Yes, they are called knuckle couplers, and they are what most people use these day. of all the brands out there, Kadee is the best known and has the widest selection.

As for your spares, just from your description it sounds as though they may be Kadee #5's, which were probably the most widely used knuckle couplers until the whisker style (with the two 'arms') came into being.

The reason they get off to one side is that they don't have a built in centering spring. The springs are available from Kadee

They mount in the coupler box on top of the coupler. A small puff of powdered graphite lubricant helps operation. Don't use oil or grease in the couplers, it attracts dirt. Once installed, the #5's will work fine with the whisker style couplers.
 

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If you get Bachmann, get "later-model" stuff. The newer ones are much better than older, so they say.

If you want good runners right "out-of-the-box", I'd suggest Atlas. Consistently very good. They aren't overpriced, either.

If you would like older-era diesels, I'd suggest Proto2000 (new-old stock). But be aware these might need a little "clean-up" to get up-to-snuff. But once done, they are great runners.

Walthers Proto (not to be confused with the earlier Proto2000 by Lifelike) makes some nice stuff, too. The dcc/sound equipped ones are pricey, but they usually offer a non-sound "dcc-ready" DC version for considerably less.
 

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I guess something of a junker. I just want something that runs fairly well and won't give us fits. I'm not concerned with the kennel of detail or accuracy. This is an intro locomotive. If the hobby sticks then we can get into the nicer stuff later.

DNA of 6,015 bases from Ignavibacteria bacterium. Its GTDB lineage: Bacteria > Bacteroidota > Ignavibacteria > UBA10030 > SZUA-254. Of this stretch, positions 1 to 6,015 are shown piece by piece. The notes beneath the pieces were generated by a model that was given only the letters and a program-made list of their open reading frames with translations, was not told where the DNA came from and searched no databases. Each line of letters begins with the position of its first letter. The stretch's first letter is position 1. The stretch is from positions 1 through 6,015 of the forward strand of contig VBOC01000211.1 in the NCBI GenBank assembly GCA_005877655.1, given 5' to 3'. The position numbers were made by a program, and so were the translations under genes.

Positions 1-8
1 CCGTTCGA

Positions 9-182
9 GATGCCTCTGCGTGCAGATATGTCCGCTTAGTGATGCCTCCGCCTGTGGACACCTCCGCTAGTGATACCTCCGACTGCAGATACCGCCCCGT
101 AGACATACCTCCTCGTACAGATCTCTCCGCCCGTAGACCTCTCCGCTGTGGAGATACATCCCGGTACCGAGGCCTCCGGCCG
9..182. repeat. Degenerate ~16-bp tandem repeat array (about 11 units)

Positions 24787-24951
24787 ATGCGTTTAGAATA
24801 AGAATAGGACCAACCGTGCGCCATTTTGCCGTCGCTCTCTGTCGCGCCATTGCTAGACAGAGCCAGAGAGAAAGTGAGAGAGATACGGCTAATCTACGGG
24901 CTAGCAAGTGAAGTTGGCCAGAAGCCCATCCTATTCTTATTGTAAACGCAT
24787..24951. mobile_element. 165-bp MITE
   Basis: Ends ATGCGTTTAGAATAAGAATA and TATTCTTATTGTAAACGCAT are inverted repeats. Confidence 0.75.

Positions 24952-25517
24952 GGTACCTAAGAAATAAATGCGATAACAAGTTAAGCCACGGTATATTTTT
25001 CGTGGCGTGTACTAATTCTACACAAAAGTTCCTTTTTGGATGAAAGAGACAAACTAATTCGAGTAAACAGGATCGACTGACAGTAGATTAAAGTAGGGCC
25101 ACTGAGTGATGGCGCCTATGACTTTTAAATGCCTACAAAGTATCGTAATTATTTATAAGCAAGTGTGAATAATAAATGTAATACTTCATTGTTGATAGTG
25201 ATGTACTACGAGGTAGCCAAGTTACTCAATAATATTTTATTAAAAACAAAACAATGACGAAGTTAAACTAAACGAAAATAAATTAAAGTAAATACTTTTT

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The problem with trying junkers, and then seeing if the hobby"sticks", is that the junkers often sour and frustrate people on the hobby, and they never continue......I've seen that happen more than once.....
 

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Walthers Proto (not to be confused with the earlier Proto2000 by Lifelike) makes some nice stuff, too. The dcc/sound equipped ones are pricey, but they usually offer a non-sound "dcc-ready" DC version for considerably less.
Actually Walthers Proto are in reality newer versions of Proto 2000 locomotives.....Walthers bought out Lifelike, and re-worked Proto 2000 into their Walthers Proto brand.....virtually the same locomotives except for the packaging....

However, the Walthers Proto ones don't have the cracked gear problem that the Proto 2000 versions had....Walthers makes gear sets to fix those though, and when you do that, there is no difference between the Like-like and Walthers versions.....and the good news is that there are thousands of Proto2000 ones out there, many still NIB, which, with a simple fix, can be made to run perfectly, at a fraction of the cost of the newer versions....